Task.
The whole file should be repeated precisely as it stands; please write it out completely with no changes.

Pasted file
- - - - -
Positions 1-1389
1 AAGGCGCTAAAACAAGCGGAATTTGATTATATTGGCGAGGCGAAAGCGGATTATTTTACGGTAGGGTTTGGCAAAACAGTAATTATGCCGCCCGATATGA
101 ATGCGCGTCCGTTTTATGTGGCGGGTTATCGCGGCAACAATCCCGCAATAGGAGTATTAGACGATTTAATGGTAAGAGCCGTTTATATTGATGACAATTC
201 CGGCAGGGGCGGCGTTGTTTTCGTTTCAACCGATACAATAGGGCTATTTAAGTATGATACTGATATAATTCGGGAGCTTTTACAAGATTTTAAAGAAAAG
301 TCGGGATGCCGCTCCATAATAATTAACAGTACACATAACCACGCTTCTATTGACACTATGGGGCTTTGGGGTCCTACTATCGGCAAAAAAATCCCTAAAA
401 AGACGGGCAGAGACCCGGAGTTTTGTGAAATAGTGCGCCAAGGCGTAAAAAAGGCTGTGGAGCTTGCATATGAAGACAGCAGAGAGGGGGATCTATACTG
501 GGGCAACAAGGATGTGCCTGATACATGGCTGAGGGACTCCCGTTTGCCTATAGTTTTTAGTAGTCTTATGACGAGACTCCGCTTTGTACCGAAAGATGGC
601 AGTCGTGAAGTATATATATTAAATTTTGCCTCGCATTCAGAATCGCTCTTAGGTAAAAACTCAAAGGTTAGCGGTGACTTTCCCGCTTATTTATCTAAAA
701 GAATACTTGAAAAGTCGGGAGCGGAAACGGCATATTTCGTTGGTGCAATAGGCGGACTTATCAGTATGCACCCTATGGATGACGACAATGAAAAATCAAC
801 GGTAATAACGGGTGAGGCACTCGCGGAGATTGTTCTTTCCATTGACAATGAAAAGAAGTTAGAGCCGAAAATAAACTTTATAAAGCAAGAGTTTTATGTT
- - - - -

Positions 1-1389
1 AAGGCGCTAAAACAAGCGGAATTTGATTATATTGGCGAGGCGAAAGCGGATTATTTTACGGTAGGGTTTGGCAAAACAGTAATTATGCCGCCCGATATGA
101 ATGCGCGTCCGTTTTATGTGGCGGGTTATCGCGGCAACAATCCCGCAATAGGAGTATTAGACGATTTAATGGTAAGAGCCGTTTATATTGATGACAATTC
201 CGGCAGGGGCGGCGTTGTTTTCGTTTCAACCGATACAATAGGGCTATTTAAGTATGATACTGATATAATTCGGGAGCTTTTACAAGATTTTAAAGAAAAG
301 TCGGGATGCCGCTCCATAATAATTAACAGTACACATAACCACGCTTCTATTGACACTATGGGGCTTTGGGGTCCTACTATCGGCAAAAAAATCCCTAAAA
401 AGACGGGCAGAGACCCGGAGTTTTGTGAAATAGTGCGCCAAGGCGTAAAAAAGGCTGTGGAGCTTGCATATGAAGACAGCAGAGAGGGGGATCTATACTG
501 GGGCAACAAGGATGTGCCTGATACATGGCTGAGGGACTCCCGTTTGCCTATAGTTTTTAGTAGTCTTATGACGAGACTCCGCTTTGTACCGAAAGATGGC
601 AGTCGTGAAGTATATATATTAAATTTTGCCTCGCATTCAGAATCGCTCTTAGGTAAAAACTCAAAGGTTAGCGGTGACTTTCCCGCTTATTTATCTAAAA
701 GAATACTTGAAAAGTCGGGAGCGGAAACGGCATATTTCGTTGGTGCAATAGGCGGACTTATCAGTATGCACCCTATGGATGACGACAATGAAAAATCAAC
801 GGTAATAACGGGTGAGGCACTCGCGGAGATTGTTCTTTCCATTGACAATGAAAAGAAGTTAGAGCCGAAAATAAACTTTATAAAGCAAGAGTTTTATGTT